Turkish Journal of Geriatrics 2017 , Vol 20, Issue 1
NEUTROPHIL-TO-LYMPHOCYTE RATIO AS A PREDICTOR OF SEVERE CORONARY ARTERY DISEASE AND LEFT VENTRICULAR SYSTOLIC DYSFUNCTION OF ANY DEGREE IN GERIATRIC PATIENTS PRESENTING TO EMERGENCY DEPARTMENT WITH ACUTE CORONARY SYNDROME
Orçun ÇİFTCİ1, Afşin Emre KAYIPMAZ1, Tolga Reşat AYDOS3, İbrahim Haldun MÜDERRİSOĞLU1
1Başkent University, Faculty of Medicine, Department of Cardiology, ANKARA
2Başkent University, Faculty of Medicine, Department of Emergency Medicine ANKARA
3Başkent University, Faculty of Medicine, Department of Medical Pharmacology, ANKARA
Introduction: We examined the role of the neutrophil-to-lymphocyte ratio (NLR) for predicting severe coronary artery disease and left ventricular systolic dysfunction of any degree in geriatric patients presenting to emergency department with non-ST-elevation acute coronary syndrome.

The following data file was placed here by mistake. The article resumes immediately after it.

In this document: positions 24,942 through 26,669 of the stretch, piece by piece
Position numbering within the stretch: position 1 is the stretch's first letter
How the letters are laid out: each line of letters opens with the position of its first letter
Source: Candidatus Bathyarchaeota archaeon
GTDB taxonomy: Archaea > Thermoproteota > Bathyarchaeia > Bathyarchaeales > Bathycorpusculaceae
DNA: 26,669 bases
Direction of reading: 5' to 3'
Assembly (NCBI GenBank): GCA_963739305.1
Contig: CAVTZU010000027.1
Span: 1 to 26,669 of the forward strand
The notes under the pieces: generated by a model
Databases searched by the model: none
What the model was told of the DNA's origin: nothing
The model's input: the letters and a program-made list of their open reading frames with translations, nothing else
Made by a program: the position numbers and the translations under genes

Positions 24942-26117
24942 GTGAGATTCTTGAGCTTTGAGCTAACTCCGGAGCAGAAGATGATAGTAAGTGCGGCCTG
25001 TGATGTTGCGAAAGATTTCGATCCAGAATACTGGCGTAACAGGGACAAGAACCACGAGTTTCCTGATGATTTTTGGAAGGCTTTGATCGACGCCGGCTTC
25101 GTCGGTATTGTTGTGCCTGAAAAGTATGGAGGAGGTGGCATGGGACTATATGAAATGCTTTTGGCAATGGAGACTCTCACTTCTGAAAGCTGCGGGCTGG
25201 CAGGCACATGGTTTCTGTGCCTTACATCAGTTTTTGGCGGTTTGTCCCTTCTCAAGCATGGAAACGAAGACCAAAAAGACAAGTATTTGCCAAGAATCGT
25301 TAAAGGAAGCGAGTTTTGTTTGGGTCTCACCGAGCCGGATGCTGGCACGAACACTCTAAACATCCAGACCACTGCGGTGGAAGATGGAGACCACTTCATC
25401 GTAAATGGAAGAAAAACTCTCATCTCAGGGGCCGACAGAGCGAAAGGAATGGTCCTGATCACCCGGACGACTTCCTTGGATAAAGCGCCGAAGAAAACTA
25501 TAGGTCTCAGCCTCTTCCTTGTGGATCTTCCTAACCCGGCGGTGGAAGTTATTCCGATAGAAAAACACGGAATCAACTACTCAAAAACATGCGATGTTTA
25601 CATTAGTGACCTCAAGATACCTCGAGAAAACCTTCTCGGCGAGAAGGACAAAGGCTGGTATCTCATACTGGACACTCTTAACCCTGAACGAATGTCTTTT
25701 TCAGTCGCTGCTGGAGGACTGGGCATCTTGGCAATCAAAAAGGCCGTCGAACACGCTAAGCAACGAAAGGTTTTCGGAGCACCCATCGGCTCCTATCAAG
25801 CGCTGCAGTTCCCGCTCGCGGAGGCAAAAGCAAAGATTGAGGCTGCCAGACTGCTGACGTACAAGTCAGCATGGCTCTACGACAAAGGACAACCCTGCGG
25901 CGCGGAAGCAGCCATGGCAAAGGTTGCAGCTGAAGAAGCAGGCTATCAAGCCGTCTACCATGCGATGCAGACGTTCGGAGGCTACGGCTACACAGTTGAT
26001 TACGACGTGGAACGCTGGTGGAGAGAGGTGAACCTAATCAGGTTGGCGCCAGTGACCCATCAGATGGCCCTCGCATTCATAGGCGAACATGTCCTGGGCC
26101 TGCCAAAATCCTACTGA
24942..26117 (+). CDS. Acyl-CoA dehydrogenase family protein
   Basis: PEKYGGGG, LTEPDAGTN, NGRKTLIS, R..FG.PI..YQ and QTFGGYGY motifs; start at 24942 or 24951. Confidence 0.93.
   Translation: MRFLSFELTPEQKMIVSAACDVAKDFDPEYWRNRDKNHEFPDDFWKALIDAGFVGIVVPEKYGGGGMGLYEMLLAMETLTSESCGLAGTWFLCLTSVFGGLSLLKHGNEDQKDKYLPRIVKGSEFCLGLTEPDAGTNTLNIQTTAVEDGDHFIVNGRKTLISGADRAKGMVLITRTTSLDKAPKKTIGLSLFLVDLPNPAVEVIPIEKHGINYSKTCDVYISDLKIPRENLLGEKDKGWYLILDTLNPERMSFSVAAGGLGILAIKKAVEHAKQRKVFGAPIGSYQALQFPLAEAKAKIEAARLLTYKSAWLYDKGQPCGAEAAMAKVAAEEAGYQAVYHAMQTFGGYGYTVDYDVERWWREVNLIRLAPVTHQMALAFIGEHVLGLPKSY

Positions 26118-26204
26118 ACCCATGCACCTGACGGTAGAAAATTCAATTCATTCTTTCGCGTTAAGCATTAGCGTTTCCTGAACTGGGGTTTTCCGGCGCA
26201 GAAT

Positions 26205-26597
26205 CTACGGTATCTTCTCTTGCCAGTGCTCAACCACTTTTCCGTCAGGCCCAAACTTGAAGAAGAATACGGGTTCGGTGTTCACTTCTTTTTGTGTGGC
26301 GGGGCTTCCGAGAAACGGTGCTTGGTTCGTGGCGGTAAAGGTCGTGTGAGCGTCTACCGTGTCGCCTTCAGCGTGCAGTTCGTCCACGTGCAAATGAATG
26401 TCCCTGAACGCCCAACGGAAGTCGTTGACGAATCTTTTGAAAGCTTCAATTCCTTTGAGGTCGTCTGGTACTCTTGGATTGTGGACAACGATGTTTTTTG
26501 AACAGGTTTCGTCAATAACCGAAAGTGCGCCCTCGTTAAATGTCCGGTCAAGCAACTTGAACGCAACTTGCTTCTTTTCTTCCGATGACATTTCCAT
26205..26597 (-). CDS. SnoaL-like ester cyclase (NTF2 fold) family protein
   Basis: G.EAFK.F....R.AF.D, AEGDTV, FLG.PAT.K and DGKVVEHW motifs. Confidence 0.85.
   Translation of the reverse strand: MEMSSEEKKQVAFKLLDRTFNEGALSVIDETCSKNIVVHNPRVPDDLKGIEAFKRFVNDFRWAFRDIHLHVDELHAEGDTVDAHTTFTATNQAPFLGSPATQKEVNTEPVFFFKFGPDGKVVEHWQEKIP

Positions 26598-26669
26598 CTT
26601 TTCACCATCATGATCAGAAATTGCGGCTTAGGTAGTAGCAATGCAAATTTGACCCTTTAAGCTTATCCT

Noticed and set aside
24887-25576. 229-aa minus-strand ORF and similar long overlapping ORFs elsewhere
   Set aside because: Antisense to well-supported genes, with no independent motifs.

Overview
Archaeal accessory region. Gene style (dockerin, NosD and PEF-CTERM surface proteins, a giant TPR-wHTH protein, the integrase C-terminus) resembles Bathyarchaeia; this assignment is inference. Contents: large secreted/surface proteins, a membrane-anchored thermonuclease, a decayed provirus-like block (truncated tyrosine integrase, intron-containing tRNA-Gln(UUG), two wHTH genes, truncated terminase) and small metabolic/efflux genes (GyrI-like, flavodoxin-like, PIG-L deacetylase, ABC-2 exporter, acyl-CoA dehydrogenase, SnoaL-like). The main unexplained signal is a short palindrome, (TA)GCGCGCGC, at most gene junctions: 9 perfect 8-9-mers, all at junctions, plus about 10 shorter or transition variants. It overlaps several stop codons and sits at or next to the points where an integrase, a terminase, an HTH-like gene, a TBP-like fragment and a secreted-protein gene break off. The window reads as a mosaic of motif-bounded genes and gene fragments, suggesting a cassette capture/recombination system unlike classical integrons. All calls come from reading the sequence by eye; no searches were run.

Materials and Method: We retrospectively reviewed data for patients aged ≥65 years with non-ST-elevation acute coronary syndrome who underwent coronary angiography between April 2011 and January 2016. Patients were divided into Group 1 (101 patients; severe [>50%] lesions in one or more epicardial artery or branch) and Group 2 (65 patients; no severe lesions). The key clinical parameters, including NLR were compared among the groups and the power of NLR as a predictor of severe coronary artery disease and left ventricular systolic dysfunction of any degree was determined.

Results: Group 1 included more patients who were male, older, or smoked; these had higher troponin I, mass CK-MB, NLR, but a lower left-ventricular ejection fraction. NLR was an independent predictor of severe coronary disease and left ventricular systolic dysfunction of any degree with good sensitivity and moderate specificity.

Conclusion: Neutrophil-to-lymphocyte ratio is a simple, rapid, and cheap parameter that can predict severe coronary artery disease and left ventricular systolic dysfunction of any degree in geriatric patients with non-ST-elevation acute coronary syndrome. Keywords : Acute coronary syndrome; Aged; Neutrophils; lymphocytes